Among the daily stresses high school students face, one of the most painful must surely be the sight of a low battery message on their phone. 

What makes the crisis even worse is having no way to charge it, forcing them to imagine the unthinkable: going a few hours without a phone. 

"At school I always forget my charger or I'm sitting far away from an outlet," Sukhjinder Sandhu, a junior at Independence High School, said.

Lucky for him, SunPower Horizons can help. Students participating in the fourth annual Kern Solar Energy Academy at Bakersfield College on Thursday built their own solar notebook charger capable of charging phones and other electronic devices. Equipped with the charger, Sandhu won't have to worry about going a day at school without his phone.

"I would totally utilize this," he said.

Last week 28 students from West and Independence high schools participated in a weeklong solar academy that taught them more than just the benefits of renewable energy.

The five-day experience gives students exposure to four careers: marketing, project management, design engineering and finance, explained Renée N. Solari, senior program manager for SunPower Horizons.

To learn about these careers, students work in teams to develop a solar business and create a solar project proposal. The presentation simulates a solar company making a pitch to an individual interested in having solar on his home.

Throughout the week students met with solar professionals, underwent skill training, conducted independent research and participated in hands-on activities — one of which was creating phone chargers.

West High School physics teacher Chad Savage showed students where to cut wires attached to solar panels and how to use a soldering gun to pull wires out of their plastic coating. Then he let the students work on their own.

"It's really challenged my ability to learn and how well I can obtain the information," said Independence High School sophomore Bridgette Roberts.

"The first day was stressful but the more we got into it, it became easy and pretty fun," added Mariah Hernandez, a junior at West High School. "I thought I wouldn't complete anything from this class, but it was actually easy and I got through everything."

The program is targeted toward Independence and West high school students because both have energy academics or pathways available for students. Carrie Newman, a science teacher at West, hopes more Kern High School District students can participate in future years.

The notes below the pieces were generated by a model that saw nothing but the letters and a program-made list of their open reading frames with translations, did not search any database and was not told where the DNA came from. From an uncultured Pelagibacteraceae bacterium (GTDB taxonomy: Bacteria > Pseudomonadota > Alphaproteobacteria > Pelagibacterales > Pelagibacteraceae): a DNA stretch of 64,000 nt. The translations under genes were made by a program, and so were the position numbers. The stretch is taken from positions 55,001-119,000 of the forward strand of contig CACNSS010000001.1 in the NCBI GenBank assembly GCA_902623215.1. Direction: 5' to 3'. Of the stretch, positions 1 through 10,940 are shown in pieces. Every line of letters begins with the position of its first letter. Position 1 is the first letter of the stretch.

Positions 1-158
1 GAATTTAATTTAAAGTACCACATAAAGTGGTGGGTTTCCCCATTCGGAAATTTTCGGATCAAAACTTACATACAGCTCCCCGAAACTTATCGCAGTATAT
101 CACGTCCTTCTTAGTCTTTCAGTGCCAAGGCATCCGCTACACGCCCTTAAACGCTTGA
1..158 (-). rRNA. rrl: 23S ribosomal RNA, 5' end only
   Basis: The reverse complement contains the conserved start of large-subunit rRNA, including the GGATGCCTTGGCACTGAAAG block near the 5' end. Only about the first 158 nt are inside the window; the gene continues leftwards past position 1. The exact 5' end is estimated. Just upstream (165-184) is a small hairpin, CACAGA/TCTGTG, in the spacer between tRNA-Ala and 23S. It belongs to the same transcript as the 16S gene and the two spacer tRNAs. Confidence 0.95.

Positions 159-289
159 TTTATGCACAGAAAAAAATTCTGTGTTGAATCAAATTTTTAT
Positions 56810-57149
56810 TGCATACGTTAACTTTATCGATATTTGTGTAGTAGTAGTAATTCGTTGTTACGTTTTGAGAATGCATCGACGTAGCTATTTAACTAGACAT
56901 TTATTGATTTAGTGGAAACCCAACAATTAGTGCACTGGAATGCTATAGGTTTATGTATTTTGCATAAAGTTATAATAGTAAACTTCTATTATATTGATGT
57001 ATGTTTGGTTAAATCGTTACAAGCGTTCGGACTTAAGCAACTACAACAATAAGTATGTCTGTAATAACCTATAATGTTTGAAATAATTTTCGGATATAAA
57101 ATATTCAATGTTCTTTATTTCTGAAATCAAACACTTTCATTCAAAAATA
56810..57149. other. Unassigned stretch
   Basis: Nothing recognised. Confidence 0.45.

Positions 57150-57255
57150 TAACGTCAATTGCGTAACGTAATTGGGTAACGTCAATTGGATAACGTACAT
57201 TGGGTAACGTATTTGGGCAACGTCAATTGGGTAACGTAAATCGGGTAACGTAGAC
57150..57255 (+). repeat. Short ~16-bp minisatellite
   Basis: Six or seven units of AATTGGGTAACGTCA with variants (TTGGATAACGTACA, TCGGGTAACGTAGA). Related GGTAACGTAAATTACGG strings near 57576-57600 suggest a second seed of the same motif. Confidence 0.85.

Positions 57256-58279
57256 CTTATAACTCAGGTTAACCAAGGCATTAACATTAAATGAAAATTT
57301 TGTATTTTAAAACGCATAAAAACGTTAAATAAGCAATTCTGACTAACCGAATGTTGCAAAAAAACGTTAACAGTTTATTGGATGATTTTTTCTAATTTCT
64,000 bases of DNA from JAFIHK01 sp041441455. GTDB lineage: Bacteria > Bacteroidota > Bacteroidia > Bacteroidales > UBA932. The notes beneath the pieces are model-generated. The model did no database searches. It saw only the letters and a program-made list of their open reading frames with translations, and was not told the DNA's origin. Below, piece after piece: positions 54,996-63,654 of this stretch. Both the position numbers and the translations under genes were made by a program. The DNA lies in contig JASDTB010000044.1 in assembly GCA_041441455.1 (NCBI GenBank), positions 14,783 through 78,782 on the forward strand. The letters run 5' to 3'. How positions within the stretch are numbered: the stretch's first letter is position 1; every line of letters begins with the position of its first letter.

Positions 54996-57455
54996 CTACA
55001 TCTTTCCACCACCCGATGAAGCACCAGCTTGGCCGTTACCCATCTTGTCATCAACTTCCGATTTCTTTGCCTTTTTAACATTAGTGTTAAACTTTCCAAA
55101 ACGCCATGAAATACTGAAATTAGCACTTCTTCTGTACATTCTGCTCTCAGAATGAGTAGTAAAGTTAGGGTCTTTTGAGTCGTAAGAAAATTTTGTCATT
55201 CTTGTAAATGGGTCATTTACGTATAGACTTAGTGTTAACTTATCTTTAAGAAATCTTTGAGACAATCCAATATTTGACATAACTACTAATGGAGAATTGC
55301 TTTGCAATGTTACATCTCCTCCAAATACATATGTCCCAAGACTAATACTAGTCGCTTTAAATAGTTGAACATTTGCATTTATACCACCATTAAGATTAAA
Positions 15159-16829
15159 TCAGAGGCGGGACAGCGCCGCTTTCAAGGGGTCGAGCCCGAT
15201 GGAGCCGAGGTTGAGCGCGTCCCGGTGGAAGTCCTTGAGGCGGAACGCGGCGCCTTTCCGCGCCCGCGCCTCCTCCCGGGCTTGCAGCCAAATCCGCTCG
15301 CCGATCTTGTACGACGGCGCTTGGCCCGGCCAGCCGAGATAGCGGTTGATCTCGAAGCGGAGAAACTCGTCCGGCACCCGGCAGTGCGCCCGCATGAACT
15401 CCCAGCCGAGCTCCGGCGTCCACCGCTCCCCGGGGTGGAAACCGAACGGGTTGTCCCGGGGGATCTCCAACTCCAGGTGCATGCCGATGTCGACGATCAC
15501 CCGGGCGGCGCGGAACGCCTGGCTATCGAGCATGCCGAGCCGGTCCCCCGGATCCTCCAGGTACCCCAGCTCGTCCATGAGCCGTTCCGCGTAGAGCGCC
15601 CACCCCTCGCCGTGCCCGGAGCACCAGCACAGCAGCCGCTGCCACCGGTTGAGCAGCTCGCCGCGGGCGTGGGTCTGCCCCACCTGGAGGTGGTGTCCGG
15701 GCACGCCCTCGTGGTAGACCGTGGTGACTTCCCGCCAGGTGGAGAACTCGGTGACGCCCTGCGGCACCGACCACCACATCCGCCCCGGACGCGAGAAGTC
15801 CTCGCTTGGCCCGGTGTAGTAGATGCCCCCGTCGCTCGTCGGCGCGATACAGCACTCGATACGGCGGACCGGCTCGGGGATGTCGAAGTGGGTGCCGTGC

"What I really like is that it gives them a sneak peek of what it would be like to be in the industry and they're actually doing what someone in the industry would do," she said. "They're creating a plan for a customer to try to sell them a solar system for their house. They do a site assessment for the house, how many panels go on it, where to put panels, how much it would cost."

More than just learning about solar energy, students have an opportunity to work on skills that will be necessary for any career, such as public speaking and group work.

Sandhu said he enjoyed learning about collaboration through the various hands-on activities he and his peers worked on.

Independence junior Arianne Barton even found ways to reduce her carbon footprint at home and encouraged family members to do the same.

"I cut down our red meat because I found it is processed and that involves carbon emissions," she said. "I try not to waste water, and I got my family into it too with reusable water bottles and other containers."

For some, the friendships and memories they created were the most beneficial aspect of the program. Roberts and Hernandez sat next to each other Monday, and by Thursday they were laughing, decorating their solar notebook chargers together and forming a bond that would last past the program's end date.

A Kern Solar Energy Academy is already in the works for next summer. Though the program has mainly targeted the same two high schools the past four years, any KHSD student can apply. Up to 32 students are accepted.

"Kern HSD has been a leader in developing career exploration and readiness and we’re delighted to be their solar industry partner to inspire our next generation of solar champions," Solari said in an email.

Ema Sasic can be reached at 661-395-7392. Follow her on Twitter: @ema_sasic.

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